Medical exam

Some children and youth who visit SeaStar may benefit from a specialized medical exam. This can be useful if there is a need to assess injuries, and/or provide reassurance that the child or youth’s body is healthy.

Medical exams at SeaStar are provided by the IWK Health Centre’s Suspected Trauma and Abuse Response Team (START).

START provides assessment, management, and treatment for children and youth when there is a concern of abuse. The team includes pediatricians with specific training in child abuse, a clinical nurse specialist, a social worker, and a clinical therapist. 

Not every child or youth who visits SeaStar will need a medical exam. This decision is made collaboratively by the medical team, in consultation with the investigators and family.

Urgent medical concerns should be directed to the IWK Emergency DepartmentIn cases of recent sexual assault, a sexual assault nurse examiner (SANE) may provide care.

First, a nurse, social worker, or pediatrician from START will talk with you (the caregiver) and your child or youth about the exam and what to expect.

The nurse, social worker, or pediatrician will ask about the child’s full medical history to get a clear picture of the child’s health through their whole life, and will discuss any questions that you or your child you may have.

Next, the exam will include a full head-to-toe check-up, similar to a normal exam at a family doctor’s or pediatrician’s office. This will include listening to the child’s heart and lungs, looking in their eyes and ears, measuring their height and weight, and checking head-to-toe for any concerns. Some exams include a genital exam, which involves the doctor looking at the child’s genitals.

The check-up will not hurt, and the doctor or nurse will explain everything they are doing. If your child feels uncomfortable or needs to take a break at any time, they can say so. The medical team will help to ensure your child feels safe and comfortable the whole time.

Your child can decide who they would like to have with them during the exam. Some children want to have a caregiver or other support person with them, while others may be more comfortable in the exam alone.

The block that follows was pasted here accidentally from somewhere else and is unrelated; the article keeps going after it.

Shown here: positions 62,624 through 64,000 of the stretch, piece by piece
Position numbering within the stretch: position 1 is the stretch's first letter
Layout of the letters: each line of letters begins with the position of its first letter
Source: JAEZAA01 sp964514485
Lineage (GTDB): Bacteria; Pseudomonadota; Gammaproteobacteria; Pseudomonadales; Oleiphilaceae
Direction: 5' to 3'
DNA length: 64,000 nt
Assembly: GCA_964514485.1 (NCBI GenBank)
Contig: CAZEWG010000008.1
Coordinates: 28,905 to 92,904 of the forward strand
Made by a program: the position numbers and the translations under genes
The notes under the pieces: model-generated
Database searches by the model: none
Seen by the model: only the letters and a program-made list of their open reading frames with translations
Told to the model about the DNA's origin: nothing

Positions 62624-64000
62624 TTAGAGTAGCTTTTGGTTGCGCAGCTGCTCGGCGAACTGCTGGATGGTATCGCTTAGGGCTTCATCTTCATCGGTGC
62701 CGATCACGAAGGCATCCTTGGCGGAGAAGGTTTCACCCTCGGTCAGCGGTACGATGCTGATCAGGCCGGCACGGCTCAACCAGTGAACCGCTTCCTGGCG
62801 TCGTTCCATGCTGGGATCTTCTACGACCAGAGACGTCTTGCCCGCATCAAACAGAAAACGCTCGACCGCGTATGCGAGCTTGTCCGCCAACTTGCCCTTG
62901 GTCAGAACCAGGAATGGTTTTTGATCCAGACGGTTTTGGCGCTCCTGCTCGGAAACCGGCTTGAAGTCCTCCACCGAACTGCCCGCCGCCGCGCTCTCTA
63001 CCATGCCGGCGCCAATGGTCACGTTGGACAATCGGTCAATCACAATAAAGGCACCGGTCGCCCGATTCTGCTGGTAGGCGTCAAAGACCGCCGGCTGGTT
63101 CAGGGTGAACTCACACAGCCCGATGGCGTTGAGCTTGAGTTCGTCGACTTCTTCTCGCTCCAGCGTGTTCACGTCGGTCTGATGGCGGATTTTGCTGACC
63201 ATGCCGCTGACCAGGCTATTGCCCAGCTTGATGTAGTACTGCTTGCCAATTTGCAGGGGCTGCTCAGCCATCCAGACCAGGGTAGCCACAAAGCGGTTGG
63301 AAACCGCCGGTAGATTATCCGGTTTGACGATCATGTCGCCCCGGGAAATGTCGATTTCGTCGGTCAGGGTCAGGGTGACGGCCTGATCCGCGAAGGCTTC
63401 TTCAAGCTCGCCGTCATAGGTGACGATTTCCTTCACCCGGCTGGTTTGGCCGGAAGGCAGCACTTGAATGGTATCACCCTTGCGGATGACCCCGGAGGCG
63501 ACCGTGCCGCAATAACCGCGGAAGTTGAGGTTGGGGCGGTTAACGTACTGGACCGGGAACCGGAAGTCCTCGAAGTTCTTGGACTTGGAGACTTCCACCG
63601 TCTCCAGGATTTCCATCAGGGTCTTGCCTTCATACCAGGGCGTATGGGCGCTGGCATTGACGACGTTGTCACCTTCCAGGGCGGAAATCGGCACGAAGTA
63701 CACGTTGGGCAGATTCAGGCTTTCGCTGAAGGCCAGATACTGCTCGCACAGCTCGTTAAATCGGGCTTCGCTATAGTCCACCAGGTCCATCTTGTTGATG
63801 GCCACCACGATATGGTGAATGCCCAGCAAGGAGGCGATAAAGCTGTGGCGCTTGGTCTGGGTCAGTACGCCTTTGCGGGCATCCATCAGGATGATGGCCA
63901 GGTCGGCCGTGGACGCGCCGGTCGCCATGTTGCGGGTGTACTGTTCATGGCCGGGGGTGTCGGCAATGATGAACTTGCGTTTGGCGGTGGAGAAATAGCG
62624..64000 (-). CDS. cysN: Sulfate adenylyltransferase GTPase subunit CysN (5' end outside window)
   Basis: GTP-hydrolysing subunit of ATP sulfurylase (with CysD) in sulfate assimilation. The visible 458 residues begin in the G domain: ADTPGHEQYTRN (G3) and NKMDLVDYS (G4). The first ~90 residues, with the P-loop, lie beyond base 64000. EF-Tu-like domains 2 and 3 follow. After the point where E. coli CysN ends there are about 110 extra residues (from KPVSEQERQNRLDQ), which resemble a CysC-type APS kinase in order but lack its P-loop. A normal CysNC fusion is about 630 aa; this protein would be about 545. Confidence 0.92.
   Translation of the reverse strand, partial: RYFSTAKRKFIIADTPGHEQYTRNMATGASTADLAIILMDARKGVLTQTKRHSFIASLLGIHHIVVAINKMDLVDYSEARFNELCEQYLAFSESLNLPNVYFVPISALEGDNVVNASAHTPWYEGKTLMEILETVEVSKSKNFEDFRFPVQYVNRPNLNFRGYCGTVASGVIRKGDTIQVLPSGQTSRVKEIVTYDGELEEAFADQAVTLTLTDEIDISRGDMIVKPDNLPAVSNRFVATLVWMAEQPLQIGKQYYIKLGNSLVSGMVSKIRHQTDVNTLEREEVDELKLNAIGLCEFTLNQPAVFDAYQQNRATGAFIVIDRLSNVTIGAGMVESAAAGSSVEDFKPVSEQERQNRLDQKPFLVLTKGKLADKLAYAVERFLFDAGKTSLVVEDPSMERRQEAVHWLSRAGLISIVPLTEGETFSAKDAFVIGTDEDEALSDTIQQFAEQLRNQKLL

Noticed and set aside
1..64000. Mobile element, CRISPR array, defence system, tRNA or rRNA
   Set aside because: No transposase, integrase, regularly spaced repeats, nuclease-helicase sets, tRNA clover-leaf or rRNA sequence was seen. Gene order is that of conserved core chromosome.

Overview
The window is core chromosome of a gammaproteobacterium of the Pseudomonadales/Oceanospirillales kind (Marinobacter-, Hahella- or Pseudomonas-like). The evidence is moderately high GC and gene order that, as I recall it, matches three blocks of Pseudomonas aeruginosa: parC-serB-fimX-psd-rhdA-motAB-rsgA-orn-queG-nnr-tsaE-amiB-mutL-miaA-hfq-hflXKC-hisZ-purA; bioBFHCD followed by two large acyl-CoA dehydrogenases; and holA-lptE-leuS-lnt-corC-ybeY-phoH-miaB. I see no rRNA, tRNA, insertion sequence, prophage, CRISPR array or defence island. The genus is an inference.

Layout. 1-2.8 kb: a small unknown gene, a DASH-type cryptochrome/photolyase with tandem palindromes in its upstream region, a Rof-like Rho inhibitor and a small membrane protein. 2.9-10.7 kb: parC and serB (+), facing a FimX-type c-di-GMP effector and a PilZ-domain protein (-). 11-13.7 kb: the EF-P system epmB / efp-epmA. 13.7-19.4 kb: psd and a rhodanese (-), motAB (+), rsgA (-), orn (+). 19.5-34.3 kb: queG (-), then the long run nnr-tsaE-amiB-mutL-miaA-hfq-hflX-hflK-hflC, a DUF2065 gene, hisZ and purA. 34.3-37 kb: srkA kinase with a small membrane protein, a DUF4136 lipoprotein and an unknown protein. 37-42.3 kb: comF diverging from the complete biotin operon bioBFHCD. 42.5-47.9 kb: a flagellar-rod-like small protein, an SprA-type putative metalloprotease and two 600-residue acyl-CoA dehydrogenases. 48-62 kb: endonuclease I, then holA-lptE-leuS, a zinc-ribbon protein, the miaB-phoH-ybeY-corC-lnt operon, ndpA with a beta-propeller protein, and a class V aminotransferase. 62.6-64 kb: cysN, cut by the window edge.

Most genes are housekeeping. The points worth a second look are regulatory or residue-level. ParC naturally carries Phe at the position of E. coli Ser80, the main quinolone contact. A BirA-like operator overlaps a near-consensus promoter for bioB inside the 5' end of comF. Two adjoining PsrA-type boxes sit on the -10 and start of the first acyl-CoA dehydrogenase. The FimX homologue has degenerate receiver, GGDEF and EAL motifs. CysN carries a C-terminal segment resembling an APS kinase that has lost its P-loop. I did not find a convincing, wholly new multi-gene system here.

After the exam, the medical team will discuss the results with you and your child, and answer any questions you have.

Specialized medical exams can be important in assessing and documenting injuries, and/or providing reassurance that a child’s body is healthy. It is rare, however, that a medical exam by itself will give an absolute answer about whether or not abuse happened.

Sometimes, a medical exam will find signs or symptoms that are concerning for abuse. Sometimes these can have other possible explanations, meaning they may be related to abuse or they may not be. Sometimes a medical exam will be completely normal, finding nothing unusual.

Even if the exam is completely normal, this does not rule out that abuse may still have happened. There are lots of reasons why an exam can be normal after an experience of abuse. Often, it is still ‘normal to be normal.’

After the exam, the medical team will discuss the results with you and your child, and answer any questions you have.

If your child is scheduled to receive a medical exam, you can explain that this is to make sure that their body is ok and healthy. Assure your child that this exam will not hurt.

Explain that they will meet a doctor or nurse, and the doctor or nurse will tell your child everything that they will be doing before the exam starts. Your child will have the chance to ask any questions they have.

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